The Masked Singer UK returns as a ridiculous, colourful distraction – review

The Masked Singer UK returns as a ridiculous, colourful distraction – review

It’s rare that we’re surprised by anything on TV these days. Once you’ve seen a show where a contestant scrutinises the naked bodies of prospective dates, you’ve seen it all. But on series two of The Masked Singer, which is probably the most Covid-safe show around right now, it’s hard not to wonder if someone slipped a hallucinogenic into your Christmas pudding.  

For the uninitiated, the UK version of The Masked Singer – based on the South Korean game show – disguises celebrities in elaborate costumes and makes them sing pop covers to a panel of judges (Rita Ora, Davina McCall, Jonathan Ross and new judge Mo Gilligan). The judges then have to guess who the celebrity is based on their voice and clues hidden in their performances, as the audience votes for their favourites to stay in the competition. In episode one of the new series, we see six contestants battle it out: Robin vs Alien, Swan vs Dragon… and Sausage vs Badger.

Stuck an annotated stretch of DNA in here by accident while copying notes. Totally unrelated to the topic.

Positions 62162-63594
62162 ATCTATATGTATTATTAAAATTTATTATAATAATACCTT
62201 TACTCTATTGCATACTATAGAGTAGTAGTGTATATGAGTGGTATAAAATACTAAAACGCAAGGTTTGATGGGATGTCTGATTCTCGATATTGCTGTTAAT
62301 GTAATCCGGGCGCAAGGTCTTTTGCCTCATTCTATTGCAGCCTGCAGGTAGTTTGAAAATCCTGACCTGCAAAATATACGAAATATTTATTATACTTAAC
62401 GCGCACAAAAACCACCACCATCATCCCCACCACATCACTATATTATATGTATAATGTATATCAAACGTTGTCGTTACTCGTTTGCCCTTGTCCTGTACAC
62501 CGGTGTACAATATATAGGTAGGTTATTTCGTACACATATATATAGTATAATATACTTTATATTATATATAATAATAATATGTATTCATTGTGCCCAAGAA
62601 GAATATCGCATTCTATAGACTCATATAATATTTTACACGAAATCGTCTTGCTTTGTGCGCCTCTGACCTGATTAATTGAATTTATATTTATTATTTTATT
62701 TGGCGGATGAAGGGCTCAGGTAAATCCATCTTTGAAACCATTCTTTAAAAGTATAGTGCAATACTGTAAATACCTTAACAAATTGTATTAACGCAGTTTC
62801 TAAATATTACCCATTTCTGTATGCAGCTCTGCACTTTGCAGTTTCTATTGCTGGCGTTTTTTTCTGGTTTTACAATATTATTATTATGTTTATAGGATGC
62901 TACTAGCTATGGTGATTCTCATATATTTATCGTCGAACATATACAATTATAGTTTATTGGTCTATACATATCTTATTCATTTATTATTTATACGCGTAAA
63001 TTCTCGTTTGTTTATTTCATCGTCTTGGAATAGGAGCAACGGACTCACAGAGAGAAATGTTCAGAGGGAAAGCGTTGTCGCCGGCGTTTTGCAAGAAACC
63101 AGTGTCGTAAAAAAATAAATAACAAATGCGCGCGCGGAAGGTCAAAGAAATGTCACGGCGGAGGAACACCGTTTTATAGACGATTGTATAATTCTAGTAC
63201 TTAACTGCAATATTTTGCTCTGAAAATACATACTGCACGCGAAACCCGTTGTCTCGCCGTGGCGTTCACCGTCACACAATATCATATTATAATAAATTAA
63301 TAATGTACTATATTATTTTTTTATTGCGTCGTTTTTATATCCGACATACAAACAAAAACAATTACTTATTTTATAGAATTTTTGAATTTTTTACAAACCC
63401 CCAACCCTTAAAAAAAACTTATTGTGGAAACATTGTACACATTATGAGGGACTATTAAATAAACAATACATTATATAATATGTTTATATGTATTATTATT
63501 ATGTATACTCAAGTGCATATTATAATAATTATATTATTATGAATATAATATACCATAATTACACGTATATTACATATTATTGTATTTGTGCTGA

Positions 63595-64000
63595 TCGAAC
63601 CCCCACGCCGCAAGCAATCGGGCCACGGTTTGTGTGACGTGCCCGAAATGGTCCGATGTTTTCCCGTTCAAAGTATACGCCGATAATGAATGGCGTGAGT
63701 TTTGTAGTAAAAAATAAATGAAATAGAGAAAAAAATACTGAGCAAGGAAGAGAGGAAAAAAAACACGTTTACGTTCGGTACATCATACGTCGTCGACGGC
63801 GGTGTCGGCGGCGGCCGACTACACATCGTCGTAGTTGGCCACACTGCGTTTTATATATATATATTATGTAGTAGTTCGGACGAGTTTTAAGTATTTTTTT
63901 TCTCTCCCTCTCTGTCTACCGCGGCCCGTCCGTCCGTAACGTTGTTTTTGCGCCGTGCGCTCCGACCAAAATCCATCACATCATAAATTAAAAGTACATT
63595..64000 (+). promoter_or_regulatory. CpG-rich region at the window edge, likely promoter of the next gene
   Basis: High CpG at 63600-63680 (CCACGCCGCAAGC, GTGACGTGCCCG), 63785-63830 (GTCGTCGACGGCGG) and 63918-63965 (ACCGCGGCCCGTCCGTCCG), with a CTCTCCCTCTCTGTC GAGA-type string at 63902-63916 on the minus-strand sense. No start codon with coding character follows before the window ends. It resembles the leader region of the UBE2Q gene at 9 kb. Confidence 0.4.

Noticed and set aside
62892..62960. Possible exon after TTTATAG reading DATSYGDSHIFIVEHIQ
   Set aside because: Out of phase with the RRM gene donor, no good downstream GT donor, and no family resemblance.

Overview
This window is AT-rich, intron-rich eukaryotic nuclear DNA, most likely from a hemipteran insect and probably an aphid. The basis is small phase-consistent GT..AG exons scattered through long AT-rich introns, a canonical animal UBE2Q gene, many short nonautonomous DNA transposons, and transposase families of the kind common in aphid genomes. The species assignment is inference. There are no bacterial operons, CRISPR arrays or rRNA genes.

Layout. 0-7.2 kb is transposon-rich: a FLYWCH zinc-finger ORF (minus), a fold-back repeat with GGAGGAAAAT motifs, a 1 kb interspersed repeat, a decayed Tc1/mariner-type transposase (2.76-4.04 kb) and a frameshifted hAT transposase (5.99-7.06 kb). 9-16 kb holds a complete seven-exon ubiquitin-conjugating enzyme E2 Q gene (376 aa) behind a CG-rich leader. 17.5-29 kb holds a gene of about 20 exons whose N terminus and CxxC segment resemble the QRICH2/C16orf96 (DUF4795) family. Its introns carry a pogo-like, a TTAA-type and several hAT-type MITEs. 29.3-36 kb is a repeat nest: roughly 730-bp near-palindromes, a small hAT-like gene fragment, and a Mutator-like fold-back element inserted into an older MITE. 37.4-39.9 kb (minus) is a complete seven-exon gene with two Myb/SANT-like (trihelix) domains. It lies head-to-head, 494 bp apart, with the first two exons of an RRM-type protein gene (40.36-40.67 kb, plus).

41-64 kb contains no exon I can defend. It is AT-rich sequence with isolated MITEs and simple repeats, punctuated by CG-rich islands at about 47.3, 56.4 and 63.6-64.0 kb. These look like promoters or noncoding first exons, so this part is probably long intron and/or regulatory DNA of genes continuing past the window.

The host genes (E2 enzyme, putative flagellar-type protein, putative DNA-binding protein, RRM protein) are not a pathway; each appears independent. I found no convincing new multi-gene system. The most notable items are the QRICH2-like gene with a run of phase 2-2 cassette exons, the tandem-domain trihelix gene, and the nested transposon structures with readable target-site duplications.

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The secret to The Masked Singer’s alchemy is its sheer ridiculousness. Even before the show launched in the UK, it became the subject of widespread discussion thanks to its insane premise. Everything is over the top, from the voiceovers to the sampling of the Avengers theme during the introduction. It’s a strange mishmash of judges on the panel but that works too, with Gilligan noting that the show is “like if Alice in Wonderland had a festival”. While he plays it safe in a suit, Ross looks like an extra out of The Sopranos – it’s a marvel he doesn’t distract the audience from the celebrity’s costumes.

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The Masked Singer feels a lot like a throwback to the traditional TV gameshow, one suited for the whole family. It doesn’t take itself seriously (at all), and there’s a pleasing sense of chaos to the whole thing. While it’s awkward to see Ora on a panel amid the references to Covid safety measures (given she notoriously broke the rules twice in November), she and her fellow judges have a good rapport. Unlike Britain’s Got Talent or The Voice, there’s no manufactured rivalry between them; they poke fun at each other but it’s all in good humour.  

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With Strictly Come Dancing – one of the few comforts during this chaotic winter – sadly finished for the year, TV viewers will be looking for something else to distract them. The Masked Singer is fun and colourful enough to be just the tonic.

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